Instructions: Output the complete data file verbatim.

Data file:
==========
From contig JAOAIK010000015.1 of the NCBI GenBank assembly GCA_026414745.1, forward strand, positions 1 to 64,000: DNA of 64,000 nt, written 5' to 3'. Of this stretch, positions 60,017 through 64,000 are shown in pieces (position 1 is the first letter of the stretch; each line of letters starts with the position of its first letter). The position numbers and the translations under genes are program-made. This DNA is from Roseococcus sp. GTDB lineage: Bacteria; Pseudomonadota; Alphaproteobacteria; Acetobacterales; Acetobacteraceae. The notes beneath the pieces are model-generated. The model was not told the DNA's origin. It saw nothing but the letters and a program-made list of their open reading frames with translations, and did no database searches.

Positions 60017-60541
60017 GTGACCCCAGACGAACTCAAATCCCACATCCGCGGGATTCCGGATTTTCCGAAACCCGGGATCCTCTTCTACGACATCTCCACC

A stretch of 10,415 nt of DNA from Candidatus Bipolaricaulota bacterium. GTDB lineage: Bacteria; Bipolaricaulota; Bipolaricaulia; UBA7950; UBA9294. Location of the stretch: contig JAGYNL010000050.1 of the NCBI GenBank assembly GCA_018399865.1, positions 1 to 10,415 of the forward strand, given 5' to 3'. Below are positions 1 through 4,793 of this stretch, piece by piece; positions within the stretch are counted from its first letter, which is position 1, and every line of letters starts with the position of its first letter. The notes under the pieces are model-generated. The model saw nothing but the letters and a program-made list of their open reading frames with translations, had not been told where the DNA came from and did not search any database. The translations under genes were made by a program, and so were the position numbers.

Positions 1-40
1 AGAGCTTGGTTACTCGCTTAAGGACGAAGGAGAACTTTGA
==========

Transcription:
From contig JAOAIK010000015.1 of the NCBI GenBank assembly GCA_026414745.1, forward strand, positions 1 to 64,000: DNA of 64,000 nt, written 5' to 3'. Of this stretch, positions 60,017 through 64,000 are shown in pieces (position 1 is the first letter of the stretch; each line of letters starts with the position of its first letter). The position numbers and the translations under genes are program-made. This DNA is from Roseococcus sp. GTDB lineage: Bacteria; Pseudomonadota; Alphaproteobacteria; Acetobacterales; Acetobacteraceae. The notes beneath the pieces are model-generated. The model was not told the DNA's origin. It saw nothing but the letters and a program-made list of their open reading frames with translations, and did no database searches.

Positions 60017-60541
60017 GTGACCCCAGACGAACTCAAATCCCACATCCGCGGGATTCCGGATTTTCCGAAACCCGGGATCCTCTTCTACGACATCTCCACC

A stretch of 10,415 nt of DNA from Candidatus Bipolaricaulota bacterium. GTDB lineage: Bacteria; Bipolaricaulota; Bipolaricaulia; UBA7950; UBA9294. Location of the stretch: contig JAGYNL010000050.1 of the NCBI GenBank assembly GCA_018399865.1, positions 1 to 10,415 of the forward strand, given 5' to 3'. Below are positions 1 through 4,793 of this stretch, piece by piece; positions within the stretch are counted from its first letter, which is position 1, and every line of letters starts with the position of its first letter. The notes under the pieces are model-generated. The model saw nothing but the letters and a program-made list of their open reading frames with translations, had not been told where the DNA came from and did not search any database. The translations under genes were made by a program, and so were the position numbers.

Positions 1-40
1 AGAGCTTGGTTACTCGCTTAAGGACGAAGGAGAACTTTGA